Mahfuza Pervin


PhD Candidate

Thesis Title

Deciphering how mechanical stress can prime plant defence mechanisms and train a hardier crop plant

Research Project

Discovering How Mechanical Stress Regulate Phytohormones and Apocarotenoids to Prime Resistance against Insect Herbivory and Train Epigenetic Memory

Plants acclimate to short or prolonged periods of biotic and abiotic stress by changing their phenotype, altering phytohormones, metabolite signalling pathways and gene expression. Mechanical Stress (MS) is one ubiquitous environmental factor that regulates plant growth and development. Examples of MS stimulations experienced by plants in nature include touch or rubbing between plant organs, physical perturbation by wind, sound vibrations by herbivore chewing, and heavy rainfall. Repetitive MS can alter plant architecture (a process called-thigmomorphogenesis); activates physiological and biochemical processes; and facilitate defence against other abiotic or biotic stresses.

Herbivorous insects cause biotic stress challenging plant growth, physiology, and biochemistry. Plant responses to herbivore feeding involved with the production of broad ranged inhibitory proteins, phytohormones (e.g. Jasmonic acid) and their signal transduction cascades. There are other plant metabolites induced upon insect feeding that serve to induce secondary defence mechanisms. Carotenoids and specialised cleavage products (e.g. apocarotenoids) are essential group of organic molecules that serve as precursor substrates to produce phytohormones and defence during plant-insect interactions.

Repetitive MS and herbivory can mediate phenotypic variation by altering plant traits, an acclimation response that can be conferred to offspring in the next generation indicating that MS may induce some sort of cellular or epigenetic memory formation and promote thigmomophogenesis.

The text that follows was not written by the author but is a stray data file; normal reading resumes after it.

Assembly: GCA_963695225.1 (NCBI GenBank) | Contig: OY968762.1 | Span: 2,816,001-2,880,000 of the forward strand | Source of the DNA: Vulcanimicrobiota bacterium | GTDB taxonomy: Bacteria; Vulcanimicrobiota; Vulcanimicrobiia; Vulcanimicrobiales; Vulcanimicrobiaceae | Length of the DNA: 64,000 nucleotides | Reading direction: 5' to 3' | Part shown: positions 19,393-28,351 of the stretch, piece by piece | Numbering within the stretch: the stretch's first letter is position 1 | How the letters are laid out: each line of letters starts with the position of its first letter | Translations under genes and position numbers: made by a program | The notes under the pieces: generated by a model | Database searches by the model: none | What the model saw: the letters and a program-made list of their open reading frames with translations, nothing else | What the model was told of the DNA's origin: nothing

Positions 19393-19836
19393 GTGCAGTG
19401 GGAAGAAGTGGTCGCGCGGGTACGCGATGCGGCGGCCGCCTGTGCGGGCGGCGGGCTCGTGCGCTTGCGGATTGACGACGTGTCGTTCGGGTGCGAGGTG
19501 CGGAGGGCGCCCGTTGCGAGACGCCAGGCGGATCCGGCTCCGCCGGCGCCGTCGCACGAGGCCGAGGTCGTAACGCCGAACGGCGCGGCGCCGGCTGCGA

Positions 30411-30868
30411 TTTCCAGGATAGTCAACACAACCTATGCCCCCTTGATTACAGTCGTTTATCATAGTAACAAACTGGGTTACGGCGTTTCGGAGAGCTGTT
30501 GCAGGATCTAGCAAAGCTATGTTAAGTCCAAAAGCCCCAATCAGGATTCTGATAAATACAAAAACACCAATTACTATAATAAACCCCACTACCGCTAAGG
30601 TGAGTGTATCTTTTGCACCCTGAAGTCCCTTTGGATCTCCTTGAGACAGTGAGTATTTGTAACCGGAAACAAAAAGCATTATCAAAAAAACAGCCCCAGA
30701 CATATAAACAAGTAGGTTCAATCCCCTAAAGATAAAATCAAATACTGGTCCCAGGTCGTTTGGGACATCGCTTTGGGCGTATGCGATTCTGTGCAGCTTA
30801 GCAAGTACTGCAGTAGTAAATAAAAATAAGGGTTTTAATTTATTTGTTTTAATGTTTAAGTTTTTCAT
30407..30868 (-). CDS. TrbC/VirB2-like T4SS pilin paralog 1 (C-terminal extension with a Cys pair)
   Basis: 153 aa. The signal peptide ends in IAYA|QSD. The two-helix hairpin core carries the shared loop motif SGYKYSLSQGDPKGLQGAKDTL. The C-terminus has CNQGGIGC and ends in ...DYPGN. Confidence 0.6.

My PhD thesis aims are to; 1) elucidate if MS can induce carotenoid and apocarotenoid accumulation in leaves independent of MS-induced phytohormone signalling pathways; 2) determine the mechanism by which herbivory induces apocarotenoid levels in leaves to promote resistance against herbivory; and 3) verify if MS can induce epigenetic memory formation during juvenile plant development. The outcome of my PhD research will guide MS as a tool to improve field-crop pest resistance, thus ensure sustainable horticulture crop production under extreme climatic events.

Goggle scholar link (opens in a new window)

  • Western Sydney University (WSU) Postgraduate Research Scholarship for PhD Research at Hawkesbury Institute for the Environment, WSU, Richmond 2753, NSW, Australia.
  • ERUSMUS MUNDUS Master of Science Scholarship in Sustainable Development in Agriculture; University of Copenhagen, Denmark
Research supervisors

Dr. Christopher Cazzonelli, Ass. Prof. Scott Johnson